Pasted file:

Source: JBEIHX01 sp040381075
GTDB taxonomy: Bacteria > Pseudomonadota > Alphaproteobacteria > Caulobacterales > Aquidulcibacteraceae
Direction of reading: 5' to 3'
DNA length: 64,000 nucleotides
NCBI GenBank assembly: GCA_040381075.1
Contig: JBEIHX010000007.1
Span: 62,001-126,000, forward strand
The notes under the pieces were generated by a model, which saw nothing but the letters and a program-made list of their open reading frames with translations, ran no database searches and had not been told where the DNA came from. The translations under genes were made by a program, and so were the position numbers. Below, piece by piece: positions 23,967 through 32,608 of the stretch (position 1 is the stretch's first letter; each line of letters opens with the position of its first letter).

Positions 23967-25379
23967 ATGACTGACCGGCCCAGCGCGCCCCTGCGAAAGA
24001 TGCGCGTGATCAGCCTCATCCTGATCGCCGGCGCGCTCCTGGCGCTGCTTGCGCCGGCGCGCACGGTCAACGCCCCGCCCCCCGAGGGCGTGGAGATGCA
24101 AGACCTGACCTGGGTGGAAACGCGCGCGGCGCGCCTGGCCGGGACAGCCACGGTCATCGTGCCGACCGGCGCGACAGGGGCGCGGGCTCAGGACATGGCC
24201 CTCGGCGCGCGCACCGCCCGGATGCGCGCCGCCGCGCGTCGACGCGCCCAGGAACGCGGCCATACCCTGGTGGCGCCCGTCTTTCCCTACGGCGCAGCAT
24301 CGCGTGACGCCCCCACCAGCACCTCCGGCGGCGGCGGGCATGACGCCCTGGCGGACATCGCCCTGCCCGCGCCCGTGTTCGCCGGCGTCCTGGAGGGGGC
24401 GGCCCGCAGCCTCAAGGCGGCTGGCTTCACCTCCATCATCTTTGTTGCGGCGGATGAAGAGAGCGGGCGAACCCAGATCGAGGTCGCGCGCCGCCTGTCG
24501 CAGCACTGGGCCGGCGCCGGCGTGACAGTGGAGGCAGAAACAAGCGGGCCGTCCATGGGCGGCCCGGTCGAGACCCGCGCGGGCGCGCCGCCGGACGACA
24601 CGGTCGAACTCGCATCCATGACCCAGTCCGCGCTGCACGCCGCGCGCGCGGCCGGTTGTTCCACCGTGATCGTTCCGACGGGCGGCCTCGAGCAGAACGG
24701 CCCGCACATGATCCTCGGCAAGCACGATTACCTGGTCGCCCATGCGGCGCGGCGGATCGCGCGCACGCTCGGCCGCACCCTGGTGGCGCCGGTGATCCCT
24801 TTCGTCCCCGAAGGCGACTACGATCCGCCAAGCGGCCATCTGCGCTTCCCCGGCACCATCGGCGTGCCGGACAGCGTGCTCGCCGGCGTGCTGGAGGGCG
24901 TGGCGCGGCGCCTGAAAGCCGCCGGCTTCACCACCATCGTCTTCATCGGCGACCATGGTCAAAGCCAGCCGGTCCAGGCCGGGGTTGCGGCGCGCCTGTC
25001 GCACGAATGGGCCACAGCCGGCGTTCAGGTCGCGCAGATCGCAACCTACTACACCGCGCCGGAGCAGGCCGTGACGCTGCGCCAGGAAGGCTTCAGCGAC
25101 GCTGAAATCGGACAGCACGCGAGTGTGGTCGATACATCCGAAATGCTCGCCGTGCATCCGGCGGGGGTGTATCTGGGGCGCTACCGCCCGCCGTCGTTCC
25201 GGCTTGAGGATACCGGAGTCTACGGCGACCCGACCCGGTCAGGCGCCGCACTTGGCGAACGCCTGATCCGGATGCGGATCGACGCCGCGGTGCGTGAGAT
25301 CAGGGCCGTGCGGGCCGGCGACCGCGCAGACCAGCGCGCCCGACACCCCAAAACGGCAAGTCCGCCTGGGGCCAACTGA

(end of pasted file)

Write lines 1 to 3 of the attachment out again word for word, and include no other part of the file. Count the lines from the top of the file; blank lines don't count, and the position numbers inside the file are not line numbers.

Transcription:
Source: JBEIHX01 sp040381075
GTDB taxonomy: Bacteria > Pseudomonadota > Alphaproteobacteria > Caulobacterales > Aquidulcibacteraceae
Direction of reading: 5' to 3'